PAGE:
East Asia and Pacific Summer Institute
1378 of 3588

East Asia and Pacific Summer Institute

November 4, 2010
Cultural anthropologist Margie Serrato learns how to properly drink a cup of tea according to Korean customs. Serrato went to South Korea as part of the National Science Foundation's (NSF) East Asia and Pacific Summer Institute (EAPSI) program. Program participants collaborate with scientists from other countries as a way to initiate international scientific projects and expose students to foreign research policies.

More about this Image Serrato, who works in the department of anthropology at Texas A&M University, was interested in understanding the experiences of women in non-traditional roles. While in South Korea for two months as an NSF EAPSI program participant, her plan was to interview female cadets about why they joined the traditionally male military academies and how things have been going for them there. She visited the Army Academy in Seoul and the Navy Academy in Jinhae to obtain more information about the integration of women. She also informally interviewed male cadets to obtain their opinions on women in the academies.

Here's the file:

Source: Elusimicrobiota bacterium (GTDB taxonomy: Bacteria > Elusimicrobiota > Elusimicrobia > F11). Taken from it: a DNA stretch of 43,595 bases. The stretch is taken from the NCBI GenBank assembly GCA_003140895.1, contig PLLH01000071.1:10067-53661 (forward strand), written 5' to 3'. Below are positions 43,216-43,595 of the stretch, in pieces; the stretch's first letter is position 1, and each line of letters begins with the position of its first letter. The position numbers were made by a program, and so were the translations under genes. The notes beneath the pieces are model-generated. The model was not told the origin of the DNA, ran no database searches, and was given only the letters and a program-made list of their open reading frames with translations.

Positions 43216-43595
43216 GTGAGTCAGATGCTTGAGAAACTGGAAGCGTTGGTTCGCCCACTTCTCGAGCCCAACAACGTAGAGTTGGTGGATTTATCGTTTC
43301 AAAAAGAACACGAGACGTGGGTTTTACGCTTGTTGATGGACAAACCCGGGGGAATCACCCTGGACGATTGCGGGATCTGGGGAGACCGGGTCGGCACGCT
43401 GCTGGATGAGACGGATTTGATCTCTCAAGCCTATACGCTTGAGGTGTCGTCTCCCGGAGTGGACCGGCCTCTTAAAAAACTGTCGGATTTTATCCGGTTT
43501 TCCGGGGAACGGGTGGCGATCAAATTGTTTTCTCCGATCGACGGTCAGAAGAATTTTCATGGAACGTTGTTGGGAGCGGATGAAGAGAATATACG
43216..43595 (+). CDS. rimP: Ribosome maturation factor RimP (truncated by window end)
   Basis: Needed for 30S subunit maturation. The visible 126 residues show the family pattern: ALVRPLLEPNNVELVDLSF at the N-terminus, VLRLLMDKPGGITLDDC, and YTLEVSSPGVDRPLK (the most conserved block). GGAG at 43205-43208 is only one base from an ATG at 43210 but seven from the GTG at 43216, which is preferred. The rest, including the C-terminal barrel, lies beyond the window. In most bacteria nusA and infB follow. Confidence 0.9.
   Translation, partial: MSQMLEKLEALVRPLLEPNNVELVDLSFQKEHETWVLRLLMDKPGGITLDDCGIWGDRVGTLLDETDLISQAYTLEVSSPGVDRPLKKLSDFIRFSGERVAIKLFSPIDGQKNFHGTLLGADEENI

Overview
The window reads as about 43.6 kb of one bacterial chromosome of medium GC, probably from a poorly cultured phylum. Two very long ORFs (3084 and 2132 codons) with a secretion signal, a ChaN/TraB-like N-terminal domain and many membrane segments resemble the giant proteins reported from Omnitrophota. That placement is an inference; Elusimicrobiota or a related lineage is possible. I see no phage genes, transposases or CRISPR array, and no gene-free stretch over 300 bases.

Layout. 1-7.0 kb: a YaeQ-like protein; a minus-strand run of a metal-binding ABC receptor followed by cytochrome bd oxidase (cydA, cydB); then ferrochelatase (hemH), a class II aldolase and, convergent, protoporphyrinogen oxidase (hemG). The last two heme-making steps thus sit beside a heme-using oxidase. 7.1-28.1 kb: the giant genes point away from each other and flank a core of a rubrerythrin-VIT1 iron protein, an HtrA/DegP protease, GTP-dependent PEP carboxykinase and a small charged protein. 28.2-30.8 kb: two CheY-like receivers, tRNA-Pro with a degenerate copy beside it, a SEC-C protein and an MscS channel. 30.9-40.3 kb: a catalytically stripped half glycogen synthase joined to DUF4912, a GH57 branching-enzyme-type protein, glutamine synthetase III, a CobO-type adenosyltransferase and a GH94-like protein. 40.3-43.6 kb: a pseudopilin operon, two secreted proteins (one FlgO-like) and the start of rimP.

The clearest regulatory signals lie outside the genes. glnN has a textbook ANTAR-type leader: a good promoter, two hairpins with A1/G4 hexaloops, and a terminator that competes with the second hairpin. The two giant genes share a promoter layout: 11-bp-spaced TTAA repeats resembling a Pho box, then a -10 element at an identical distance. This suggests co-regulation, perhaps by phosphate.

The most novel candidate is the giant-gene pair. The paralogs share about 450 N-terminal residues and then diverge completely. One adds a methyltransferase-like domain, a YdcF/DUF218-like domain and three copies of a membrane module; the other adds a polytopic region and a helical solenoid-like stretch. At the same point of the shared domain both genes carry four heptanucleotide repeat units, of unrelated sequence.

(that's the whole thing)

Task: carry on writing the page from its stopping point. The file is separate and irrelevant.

Serrato conducted six lengthy interviews in which she asked the women questions about their motivation for joining and remaining in the academies; their military training, the gender interactions between women and between men and women, and their opinions of how Korean society reacted to female cadets. The results of Serratos interviews found that these women had a difficult time being accepted and treated as equals to the men in the academies. She also found that while their families and friends were supportive of their decision to join, other Koreans were less so.

Although the sample size is too small to make generalizations, it appears that Korean female cadets are experiencing difficulties of gender integration that are similar to what American female cadets experienced when they were allowed into the U.S. military academies in the late 1970s. [Research supported by National Science Foundation grant 07-14482.] (Date of Image: 2007)

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